(A Napoleon complex) is characterized by overly-aggressive or domineering social behaviour, and carries the implication that such behaviour is compensatory for the subjects’ stature. The term is also used more generally to describe people who are driven by a perceived handicap to overcompensate in other aspects of their lives.

 See that part I made bold? There’s the workout problem right there. I think nearly every time I’ve gone to the gym I’ve seen other people working out, and I feel like as soon as I start putting weight on the bar I’m going to be judged. And I sit there, with what I feel like is dinky weight, feeling like everyone’s looking at me like…

Seriously, Bro. Do you even lift?

At that point many people just kinda…leave.

“Whoops! I forgot about an appointment!”

“Crap! I totally midjudged my time, I’m late for work!”

However, it is at precisely this moment that people like me do something stupid. Because it is at precisely this moment that Joey Howyadoin shows up like he’s God’s gift to lifting and goes

“Hey Bro, you need a spot?”

OF COURSE! Because that was just my warm-up set. Let’s crank this up! Aaaaand on goes the weight. Next thing you know I’m putting myself in a really bad position where best case scenario I embarrass the ever-loving bejeezus out of myself and worst case I end up hurting myself. Why? Because everyone else in the place looks like they’re lifting this:

Over 1000 lbs on a barbell

and there I am with my two marshmallows on a straw. So the Napoleon complex kicks in and I try to go hard. Whoops…guess I’m not showing my face in the gym for…ever. It’s ok…my pals Mr. Couch, Tony the T.V. and Chester the Cheetah (Cheetos, anyone?) will comfort my ailing ego.

So what’s the moral of the story?

Don’t worry about what everyone else in the gym is doing. Don’t worry about that guy benching 400 lbs like its boring. Don’t worry about the people on Facebook posting pics of their one-handed handstand when all you seem to manage is somersaults. Worry about YOU. Because at the end of the day, what they did doesn’t matter in YOUR fitness world, and their mind-bending workout isn’t what’s building muscle on YOU. Or burning fat off YOUR body (even though watching them might make you feel worn out). Don’t be afraid to start with (what you think is) light weight. Don’t be afraid to take it easy the first time you do something. It’s good to feel out your abilities and test the water. If you do it right this will not be the last time you do this workout. You will have the chance to up your weights next time…when you have a better idea of what’s ACTUALLY a good idea.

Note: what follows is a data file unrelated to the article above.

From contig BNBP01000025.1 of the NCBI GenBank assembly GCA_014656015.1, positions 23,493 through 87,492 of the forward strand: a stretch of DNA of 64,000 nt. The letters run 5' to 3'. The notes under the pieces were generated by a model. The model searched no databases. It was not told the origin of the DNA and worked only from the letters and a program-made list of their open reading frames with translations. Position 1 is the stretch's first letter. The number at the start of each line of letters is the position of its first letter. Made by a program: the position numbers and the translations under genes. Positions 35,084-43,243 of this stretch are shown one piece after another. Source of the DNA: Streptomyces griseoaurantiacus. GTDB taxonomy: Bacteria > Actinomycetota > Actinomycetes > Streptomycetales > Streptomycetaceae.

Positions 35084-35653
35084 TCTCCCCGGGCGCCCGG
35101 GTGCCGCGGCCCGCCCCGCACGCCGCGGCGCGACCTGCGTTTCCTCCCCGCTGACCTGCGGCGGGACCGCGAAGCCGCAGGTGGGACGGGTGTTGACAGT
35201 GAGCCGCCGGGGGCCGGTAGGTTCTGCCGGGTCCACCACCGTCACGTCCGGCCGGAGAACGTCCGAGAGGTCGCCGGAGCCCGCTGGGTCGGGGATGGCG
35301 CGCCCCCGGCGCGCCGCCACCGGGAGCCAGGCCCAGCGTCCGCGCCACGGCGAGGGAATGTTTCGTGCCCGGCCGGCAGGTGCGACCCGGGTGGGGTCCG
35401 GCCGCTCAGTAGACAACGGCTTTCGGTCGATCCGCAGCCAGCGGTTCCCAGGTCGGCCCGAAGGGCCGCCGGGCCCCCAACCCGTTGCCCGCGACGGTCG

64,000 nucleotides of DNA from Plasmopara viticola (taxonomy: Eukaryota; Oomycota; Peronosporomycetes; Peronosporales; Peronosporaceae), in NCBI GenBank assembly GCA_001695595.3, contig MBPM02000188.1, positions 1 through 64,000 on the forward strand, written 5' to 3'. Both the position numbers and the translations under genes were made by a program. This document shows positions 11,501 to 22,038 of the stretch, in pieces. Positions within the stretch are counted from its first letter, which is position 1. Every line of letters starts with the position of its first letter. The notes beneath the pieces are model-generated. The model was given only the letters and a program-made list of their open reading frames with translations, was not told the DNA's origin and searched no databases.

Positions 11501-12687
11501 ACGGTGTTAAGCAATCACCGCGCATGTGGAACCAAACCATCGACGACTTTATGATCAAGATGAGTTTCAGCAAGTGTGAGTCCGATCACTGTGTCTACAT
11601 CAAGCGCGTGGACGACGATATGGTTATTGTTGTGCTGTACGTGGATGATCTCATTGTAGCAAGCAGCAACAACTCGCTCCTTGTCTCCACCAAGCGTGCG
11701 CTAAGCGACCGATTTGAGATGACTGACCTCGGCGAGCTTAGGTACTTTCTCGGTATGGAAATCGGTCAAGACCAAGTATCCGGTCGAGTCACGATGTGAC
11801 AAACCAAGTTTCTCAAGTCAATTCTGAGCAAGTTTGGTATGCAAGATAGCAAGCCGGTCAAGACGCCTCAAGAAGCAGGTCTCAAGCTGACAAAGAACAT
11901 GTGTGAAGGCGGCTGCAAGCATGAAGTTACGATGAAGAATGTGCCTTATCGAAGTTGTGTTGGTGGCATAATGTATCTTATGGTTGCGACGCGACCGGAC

During every dvd at-home workout program I do, the coach/leader/whatever basically says this same thing in different ways, but I think Tony Horton (creator of P90X) said it best:

Do your best and forget the rest!

The Trouble With Leg Day

So as I sit here, waiting for the basement workout space to free up, I’m reflecting that in less than a month I’m supposed to be running the Falmouth Road Race, the big race I’ve been working up to since March when I first started running, and I can only go for training runs about one day a week. Why? Leg Day. That’s why.

See, the trouble with Leg Day is…it’s deceptive. During, its miserable – stumbling to my water bottle after putting the weights down. After, my legs are Jell-O as I try to ascend Mt. Everest to take a shower. But after that…I’m fine! I feel great. Why not go for a run?

Then tomorrow happens.

Because you’re not going to be all that sore ON Leg Day. No, no. Tomorrow you’ll be sore. After you thought it was a good idea to add in a run, too. I have made this mistake, and I have learned.

Why is Leg Day so damn awful?

Just like any other workout, you’re not REALLY gonna feel it until the next day. So why does it ache SO much when you get there?

Leg Day seems to require the most recovery time of any workout I’ve done – not just strength training, but workouts period. If I had to venture a guess, I’d say its because they don’t get to rest unless you sit. Think about it – every day for 16 (or more) hours a day your legs cart you all over creation. Even when you’re not going anywhere, they’re still holding you up. But once a week, when that just wasn’t enough, we pound on them even harder in the spirit of fitness. During sets, they’re on fire. Between sets, they’re still on fire as you stumble to get water and write down your weights. It’s a relentless pounding. I usually have to wait until the second or even third day after a serious Leg Day workout to be able to go on a run. I’m sure there’s a more scientific “factual” answer, but…I did say I’m not a professional, right?

The trouble with Leg Day is…its frickin’ hard! That’s probably why so many people don’t do leg day, or don’t do it right. It’s also easy to hurt your back or knees on Leg Day (but that’s a topic for another blog post).

When all is said and done, the trouble with Leg Day is it’s a lot of hard work that knocks out your legs for a couple days. Nevertheless…

****UPDATE 7/18/13 1:35 pm****
A fitness friend tipped me off that apparently the whole “it doesn’t hurt till tomorrow” thing is a legitimate condition called Delayed-Onset Muscle Soreness.

 See, we’re learning together!